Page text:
I was working as a professional psychic advisor. It felt like I had the world in the palm of my hand. I had a successful business that I loved, an exploding clientele, and a fabulous family. I was bullet proof. Or so I thought. Then my mom died. It was quick, but not sudden. She had been battling cancer for many months, and we had just put her on hospice. I was still living in la-la land, convinced that we would figure this out, that she wouldn’t, couldn’t die. But she did. I was shocked, stunned, heartbroken. She was my best friend. Even worse, her death jolted me into the reality of my dad’s situation, because he, too, was dying from cancer. Survival mode kicked in, and though I was in a terrible fog, I went about the business of taking care of my dad. My sisters and I had a big responsibility, taking care of his health needs, his broken heart, and his home and pets.
My business eeked slowly along, all momentum jerked away. Somehow we managed to stay open, though sometimes I wonder how. I saw very few clients, stopped writing, and completely quit taking care of my home. I was not meditating, not working with my angels or guides, basically just stuck in a deep pit of grief. A few months after my mom’s death, my husband Scott discovered that I had not paid a bill in months. I just stopped. I have no explanation, I just quit doing it. Grief does weird things like that. Lucky for me, he kicked into high gear, caring for our children, home, and pets.
The holidays marched by painfully, a brutal reminder of the gaping hole in our family. I just continued to survive, to get by, but not live. I still went to work, hosted radio shows, and took care of my dad. I put on a brave face at his house, because I did not want my pain to somehow make his pain, or my sisters’ pain, worse. I put on a brave face for my clients, though many of them saw through that and nurtured and loved me through it.
Valentine’s Day came, and I went to work feeling terrible. My mom loved Valentine’s Day. She always made sugar cookies with the kids and decorated them. They took great joy in delivering plates to cookies and love to family and friends. That day at work, a miracle happened. A sweet client walked in the door with a beautiful, heart shaped sugar cookie with pink icing for each of us. She explained that she woke up that morning feeling like she had to bring us sugar cookies, and came right in with them. In that moment, I somehow knew that I was going to be okay. I still had life, I still had love, and my mom was still delivering sugar cookies.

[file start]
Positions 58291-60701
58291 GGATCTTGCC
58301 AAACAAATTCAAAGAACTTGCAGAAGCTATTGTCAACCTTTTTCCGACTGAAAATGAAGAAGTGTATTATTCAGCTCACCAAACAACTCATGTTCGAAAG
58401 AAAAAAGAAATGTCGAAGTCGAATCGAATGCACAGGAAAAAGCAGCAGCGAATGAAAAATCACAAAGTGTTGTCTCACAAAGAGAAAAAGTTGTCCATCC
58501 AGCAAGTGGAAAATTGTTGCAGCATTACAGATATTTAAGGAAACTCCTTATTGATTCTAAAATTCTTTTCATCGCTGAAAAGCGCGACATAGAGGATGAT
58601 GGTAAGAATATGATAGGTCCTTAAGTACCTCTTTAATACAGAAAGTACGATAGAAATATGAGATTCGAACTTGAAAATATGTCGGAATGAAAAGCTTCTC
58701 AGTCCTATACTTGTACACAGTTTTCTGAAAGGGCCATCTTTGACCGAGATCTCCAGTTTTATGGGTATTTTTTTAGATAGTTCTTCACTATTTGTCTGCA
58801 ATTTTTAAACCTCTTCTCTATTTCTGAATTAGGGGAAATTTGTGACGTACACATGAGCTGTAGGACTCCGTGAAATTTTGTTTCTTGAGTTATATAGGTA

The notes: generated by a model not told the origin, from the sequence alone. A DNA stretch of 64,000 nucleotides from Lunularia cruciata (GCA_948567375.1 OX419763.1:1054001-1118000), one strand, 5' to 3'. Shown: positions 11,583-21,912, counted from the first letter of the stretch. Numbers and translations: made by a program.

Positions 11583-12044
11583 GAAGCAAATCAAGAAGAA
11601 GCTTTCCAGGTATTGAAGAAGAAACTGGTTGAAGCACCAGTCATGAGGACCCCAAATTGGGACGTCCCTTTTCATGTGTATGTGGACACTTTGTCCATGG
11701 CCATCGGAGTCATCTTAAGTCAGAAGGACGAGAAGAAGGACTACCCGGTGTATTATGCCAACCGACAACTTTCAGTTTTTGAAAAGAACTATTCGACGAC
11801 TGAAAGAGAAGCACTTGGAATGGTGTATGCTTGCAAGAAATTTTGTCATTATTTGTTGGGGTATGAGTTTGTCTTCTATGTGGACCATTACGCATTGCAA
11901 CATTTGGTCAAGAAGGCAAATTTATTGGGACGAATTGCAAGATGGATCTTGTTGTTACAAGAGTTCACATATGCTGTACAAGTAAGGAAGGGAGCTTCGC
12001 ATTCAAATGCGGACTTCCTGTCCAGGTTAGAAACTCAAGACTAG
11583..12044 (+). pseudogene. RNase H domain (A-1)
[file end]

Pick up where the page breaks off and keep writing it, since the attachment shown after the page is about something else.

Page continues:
I started to wake up from my daze. My house was a mess. My frazzled husband was worn out. My business needed some major attention. I stepped gently back into my life and started taking back my power. Slowly but surely, I started to climb out of the deep pit of grief. Each act of love from my family, friends, and clients lifted me a little higher. I still had really rough days, but I was flying higher. I got back to caring for my spirit, writing, and meditating.
One particularly rough day, I was gifted with yet another miracle that touched me deep in my soul. I was running late for work, parked my car, and hurried down the street to my store. A street performer stopped me and asked if he could sing me a song. Though I was running late, something made me stop and listen. As he strummed the first few notes, my eyes welled up with tears. He was singing “Let It Be”. This was my mom’s favorite song. It was performed at her funeral, and every time I hear it I am deeply connected to her. I listened to his lovely rendition with tears streaming down my face. At some point he forgot the words, and I filled them in seamlessly, the lyrics indelibly written in my heart. When he was done, I hugged him and thanked him for being on an angel’s errand that day. I walked on to work, full of hope and healing.
Many miracles have happened since. Countless acts of love have occurred on my behalf. My dad joined her in heaven just 17 short months from the moment she left us, and I walked (and sometimes crawled) through the grieving process all over again. I have learned to find the joy and magic in every situation that I find myself in. I have learned to be stubbornly optimistic, to demand to see the silver lining of every cloud. But I haven’t done any of that by myself. I have learned to ask for help, to lean when I needed to lean, to stay home and grieve when my heart asked for it, and to be vulnerable with my soul. I am forever changed, and I am forever grateful for the tender mercies that have been shown to me as I have found myself all over again.